We hear God’s voice at the baptism of Jesus: “You are my Son, the beloved; with you I am well pleased” (Mark 1:11). God says at the transfiguration: “This is my Son, My Chosen; listen to him” (Luke 9:35). This was no election to salvation (Jesus did not need be saved) but to service. In particular, he is the one through whom God brings salvation. Dying on the cross, he was taunted in these terms: “He saved others; let him save himself if he is the Messiah of God, his chosen one!” (Luke 23:35). (292)
Election is now seen as relative to the Son, to his mission, death, and resurrection. Jesus is “the elect” par excellence and God has chosen to elect us “in him.” We become part of the corporate “us” in the body of Christ. (294)
[I]t needs also to be understood as participation in Jesus Christ. By faith we share in his death and resurrection. ... In Christ, with Christ, into Christ, and through Christ--all such expressions speak of a new corporate reality. It is the presence of the risen Lord with us in the community which is his body and the realm of the Holy Spirit. ... It makes us all part of the process of world transformation. (294)

Notice how Gospel-centred this is! Further connecting the goal of election to the mission of God, Dr Pinnock writes:

This is how I see it: God's mercy is freely available and the elect body open to any and all who hear God's call. .... When a person believes in Jesus, he or she is incorporated in the body of Christ, and all that had been predestined for the group now applies to that person as well. God is sharing his life with the world and does so through the instrumentality of Jesus Christ and his church. (287- 288)
He has predestined the church to be conformed to the image of his Son and uses it to bear witness to the rest of humankind. The election of Israel, too, did not have in view only salvation; it also had in mind a priestly vocation, intended to bring the whole world to God. The love by which God loves the church is meant to spread into the whole world. The church is not a community intended for a salvation exclusively its own. It comes with a calling to reconcile the world to God through its praise and ministry.(288)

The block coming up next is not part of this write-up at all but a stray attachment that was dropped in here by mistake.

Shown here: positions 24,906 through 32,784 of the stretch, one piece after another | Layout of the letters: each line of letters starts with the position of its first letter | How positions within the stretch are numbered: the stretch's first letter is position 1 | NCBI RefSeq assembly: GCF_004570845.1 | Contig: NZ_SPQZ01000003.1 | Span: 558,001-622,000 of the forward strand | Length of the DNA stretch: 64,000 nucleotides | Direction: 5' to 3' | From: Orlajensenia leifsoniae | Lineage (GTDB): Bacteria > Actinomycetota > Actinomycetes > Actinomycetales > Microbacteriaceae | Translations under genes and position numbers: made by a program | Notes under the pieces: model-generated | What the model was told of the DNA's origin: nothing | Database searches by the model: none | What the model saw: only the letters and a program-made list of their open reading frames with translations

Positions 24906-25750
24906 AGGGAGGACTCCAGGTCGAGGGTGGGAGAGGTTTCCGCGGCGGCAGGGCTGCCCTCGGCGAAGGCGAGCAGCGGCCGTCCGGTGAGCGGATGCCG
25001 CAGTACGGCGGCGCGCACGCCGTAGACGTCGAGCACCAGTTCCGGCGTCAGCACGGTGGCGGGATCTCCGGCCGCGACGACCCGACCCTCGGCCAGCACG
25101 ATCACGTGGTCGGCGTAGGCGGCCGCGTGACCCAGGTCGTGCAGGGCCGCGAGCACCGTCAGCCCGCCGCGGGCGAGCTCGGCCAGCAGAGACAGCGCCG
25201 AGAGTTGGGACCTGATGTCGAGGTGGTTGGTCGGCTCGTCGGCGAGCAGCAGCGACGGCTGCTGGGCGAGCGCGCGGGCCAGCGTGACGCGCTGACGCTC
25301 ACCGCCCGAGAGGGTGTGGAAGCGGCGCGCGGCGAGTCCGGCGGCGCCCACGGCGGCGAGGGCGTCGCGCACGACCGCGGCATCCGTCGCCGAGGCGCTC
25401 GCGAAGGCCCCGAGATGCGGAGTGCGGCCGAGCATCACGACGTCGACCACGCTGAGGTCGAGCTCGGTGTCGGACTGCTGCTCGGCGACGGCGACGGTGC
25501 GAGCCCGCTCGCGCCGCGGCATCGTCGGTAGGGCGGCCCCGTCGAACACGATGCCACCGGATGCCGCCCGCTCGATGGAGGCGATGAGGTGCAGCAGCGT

Those who know God are meant to make him known. Divine election is a wonderful gospel doctrine. God has unconditionally elected a people to serve as the vehicle of salvation for the whole of humanity.
God has chosen a people for the sake of all the nations. This interpretation of it upholds the perfect love and goodness of God. God's ways are fair; he saves all he possibly can. He does not leave anyone out arbitrarily. (313)

And finally, “God's desire to save all sinners is clear, and election does not contest it. Indeed, election is an instrument and means to make salvation happen.” (297)

Our calling is to be partners in God’s work of salvation. Mission and outreach, not salvation as our private possession, is the goal of election. Too often we have taken our own salvation to be the goal and assigned mission to paid emissaries. Too often we can be so busy edifying ourselves that we have little time for our neighbour. (287)

The church is not an end in itself; it has been given the power of the Spirit in order to take the gospel to the world and to make disciples of every nation.” (285)

[1] In footnote 3 he recommends William W Klein’s excellent book The New Chosen People: A corporate view of Election, and in footnote 4 adds, “If my favorite exegetical source is WIlliam Klein, my favorite systematic authority is Wolfhart Pannenberg, Systematic Theology, vol. III (Grand Rapids: Eardmans, 1993).”  As I’ve mentioned before, Dr Klein’s book was the single biggest influence in my own adoption of the corporate election view.